Definition: Depreciation expense is the cost allocated to a fixed asset during a period. Many people think this is a way to “expense” assets over time, but that’s not really true. It is recorded as an expense on the income statement, but it isn’t an expense of the asset. Instead, it is allocating the cost of the asset over its useful life.
What Does Depreciation Mean?
What is the definition of depreciation? Remember, fixed assets are capitalized when they are purchased. No expenses hit the income statement during the purchase. An asset account is debited and the cash or payables accounts are credited. This capitalization concept is based on the matching principle, which states that we need to match expenses with the revenues they help generate.
If we expensed capital assets, we would be recording all of the expenses for an asset that will last five plus years in the year of the purchase. This doesn’t match the revenues or expenses.
Depreciation is a way to fix this problem. It takes the depreciable cost of an asset and allocates it over the useful life. This way the expense actually reflects the income produced from the asset in that period.
There are several different depreciation methods that accountants can use to allocate costs. Traditionally, financial accounting textbooks tend to focus on the straight-line method because it is easy to calculate. Simply divide the depreciable cost by the useful life. This allocates an even amount of costs for each year.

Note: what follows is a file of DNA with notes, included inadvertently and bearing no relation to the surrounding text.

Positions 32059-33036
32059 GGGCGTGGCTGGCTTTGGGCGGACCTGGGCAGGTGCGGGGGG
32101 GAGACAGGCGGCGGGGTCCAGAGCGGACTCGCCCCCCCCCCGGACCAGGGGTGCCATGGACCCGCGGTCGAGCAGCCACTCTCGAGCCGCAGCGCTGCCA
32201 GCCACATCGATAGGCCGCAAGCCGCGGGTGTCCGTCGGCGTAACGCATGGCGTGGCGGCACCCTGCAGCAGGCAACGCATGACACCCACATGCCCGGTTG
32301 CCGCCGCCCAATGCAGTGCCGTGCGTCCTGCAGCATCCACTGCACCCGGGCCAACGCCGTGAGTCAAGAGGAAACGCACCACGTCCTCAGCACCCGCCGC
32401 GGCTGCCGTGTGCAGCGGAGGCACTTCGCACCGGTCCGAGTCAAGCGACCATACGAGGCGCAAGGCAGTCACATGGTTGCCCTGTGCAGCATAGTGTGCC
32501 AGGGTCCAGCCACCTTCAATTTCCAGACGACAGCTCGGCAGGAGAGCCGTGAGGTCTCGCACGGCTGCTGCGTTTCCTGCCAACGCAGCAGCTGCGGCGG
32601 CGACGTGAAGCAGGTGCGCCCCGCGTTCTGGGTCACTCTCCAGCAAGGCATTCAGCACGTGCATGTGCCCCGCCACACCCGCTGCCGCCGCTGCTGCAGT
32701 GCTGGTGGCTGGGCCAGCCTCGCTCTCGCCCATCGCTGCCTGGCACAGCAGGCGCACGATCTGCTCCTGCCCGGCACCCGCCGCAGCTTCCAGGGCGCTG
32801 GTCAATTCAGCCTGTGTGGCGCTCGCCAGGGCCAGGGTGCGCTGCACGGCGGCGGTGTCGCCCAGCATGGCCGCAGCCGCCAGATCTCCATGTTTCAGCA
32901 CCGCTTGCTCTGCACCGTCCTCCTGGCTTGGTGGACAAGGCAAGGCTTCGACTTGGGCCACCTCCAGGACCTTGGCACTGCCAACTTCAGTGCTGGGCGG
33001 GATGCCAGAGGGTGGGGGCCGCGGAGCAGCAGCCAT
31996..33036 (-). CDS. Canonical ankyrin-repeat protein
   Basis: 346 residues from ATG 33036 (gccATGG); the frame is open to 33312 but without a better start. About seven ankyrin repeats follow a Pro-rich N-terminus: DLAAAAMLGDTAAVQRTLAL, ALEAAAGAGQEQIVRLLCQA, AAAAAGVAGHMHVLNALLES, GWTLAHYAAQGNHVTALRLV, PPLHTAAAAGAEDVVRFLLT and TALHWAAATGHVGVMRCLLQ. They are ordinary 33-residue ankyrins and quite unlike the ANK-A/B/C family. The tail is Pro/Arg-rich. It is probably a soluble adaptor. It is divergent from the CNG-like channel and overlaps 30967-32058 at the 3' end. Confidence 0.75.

Let’s look at an example.
Jim’s Machine Shop purchases one Lathe for $10,000. This piece of equipment has a useful life of 10 years and a salvage value of zero. When Jim purchases this asset, he will first record it on the balance sheet for the amount he paid for it by debiting the equipment account and crediting the cash account.
Each year after the purchase, Jim will allocate that year’s cost of the machine using the straight-line method. He calculates the expense by subtracting the salvage value of the equipment from the purchase price and dividing the difference by the useful life.
Thus, Jim records a $1,000 expense for each year of the machine’s useful life until all of the costs are allocated.
There are several problems with this method, however. Most assets tend to be more useful when they are newer. Take a computer for example. A new computer is much more useful than a five year old one. Thus, on assets like this we use accelerated depreciation methods like the double declining method.
Define Depreciation: Depreciation is an accounting expense that recognized the cost of an asset over its useful life.